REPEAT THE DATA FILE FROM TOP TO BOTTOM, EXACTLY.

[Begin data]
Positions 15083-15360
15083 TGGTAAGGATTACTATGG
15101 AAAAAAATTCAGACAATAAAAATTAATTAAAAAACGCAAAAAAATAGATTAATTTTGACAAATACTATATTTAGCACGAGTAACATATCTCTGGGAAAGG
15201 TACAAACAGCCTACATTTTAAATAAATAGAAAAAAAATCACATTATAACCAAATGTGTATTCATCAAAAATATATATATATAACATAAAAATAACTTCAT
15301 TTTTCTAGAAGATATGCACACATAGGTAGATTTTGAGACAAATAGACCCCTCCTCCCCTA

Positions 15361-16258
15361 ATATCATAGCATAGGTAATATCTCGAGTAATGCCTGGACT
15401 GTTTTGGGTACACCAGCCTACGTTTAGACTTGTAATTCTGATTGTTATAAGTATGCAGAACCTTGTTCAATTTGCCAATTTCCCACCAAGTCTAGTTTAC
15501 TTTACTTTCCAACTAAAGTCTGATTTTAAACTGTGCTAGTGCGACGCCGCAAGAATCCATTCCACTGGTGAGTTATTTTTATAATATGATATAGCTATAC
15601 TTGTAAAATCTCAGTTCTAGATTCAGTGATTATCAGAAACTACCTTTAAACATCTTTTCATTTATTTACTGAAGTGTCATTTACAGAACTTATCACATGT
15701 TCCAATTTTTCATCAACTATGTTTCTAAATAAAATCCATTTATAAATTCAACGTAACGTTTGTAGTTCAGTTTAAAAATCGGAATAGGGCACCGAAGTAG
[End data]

Positions 15083-15360
15083 TGGTAAGGATTACTATGG
15101 AAAAAAATTCAGACAATAAAAATTAATTAAAAAACGCAAAAAAATAGATTAATTTTGACAAATACTATATTTAGCACGAGTAACATATCTCTGGGAAAGG
15201 TACAAACAGCCTACATTTTAAATAAATAGAAAAAAAATCACATTATAACCAAATGTGTATTCATCAAAAATATATATATATAACATAAAAATAACTTCAT
15301 TTTTCTAGAAGATATGCACACATAGGTAGATTTTGAGACAAATAGACCCCTCCTCCCCTA

Positions 15361-16258
15361 ATATCATAGCATAGGTAATATCTCGAGTAATGCCTGGACT
15401 GTTTTGGGTACACCAGCCTACGTTTAGACTTGTAATTCTGATTGTTATAAGTATGCAGAACCTTGTTCAATTTGCCAATTTCCCACCAAGTCTAGTTTAC
15501 TTTACTTTCCAACTAAAGTCTGATTTTAAACTGTGCTAGTGCGACGCCGCAAGAATCCATTCCACTGGTGAGTTATTTTTATAATATGATATAGCTATAC
15601 TTGTAAAATCTCAGTTCTAGATTCAGTGATTATCAGAAACTACCTTTAAACATCTTTTCATTTATTTACTGAAGTGTCATTTACAGAACTTATCACATGT
15701 TCCAATTTTTCATCAACTATGTTTCTAAATAAAATCCATTTATAAATTCAACGTAACGTTTGTAGTTCAGTTTAAAAATCGGAATAGGGCACCGAAGTAG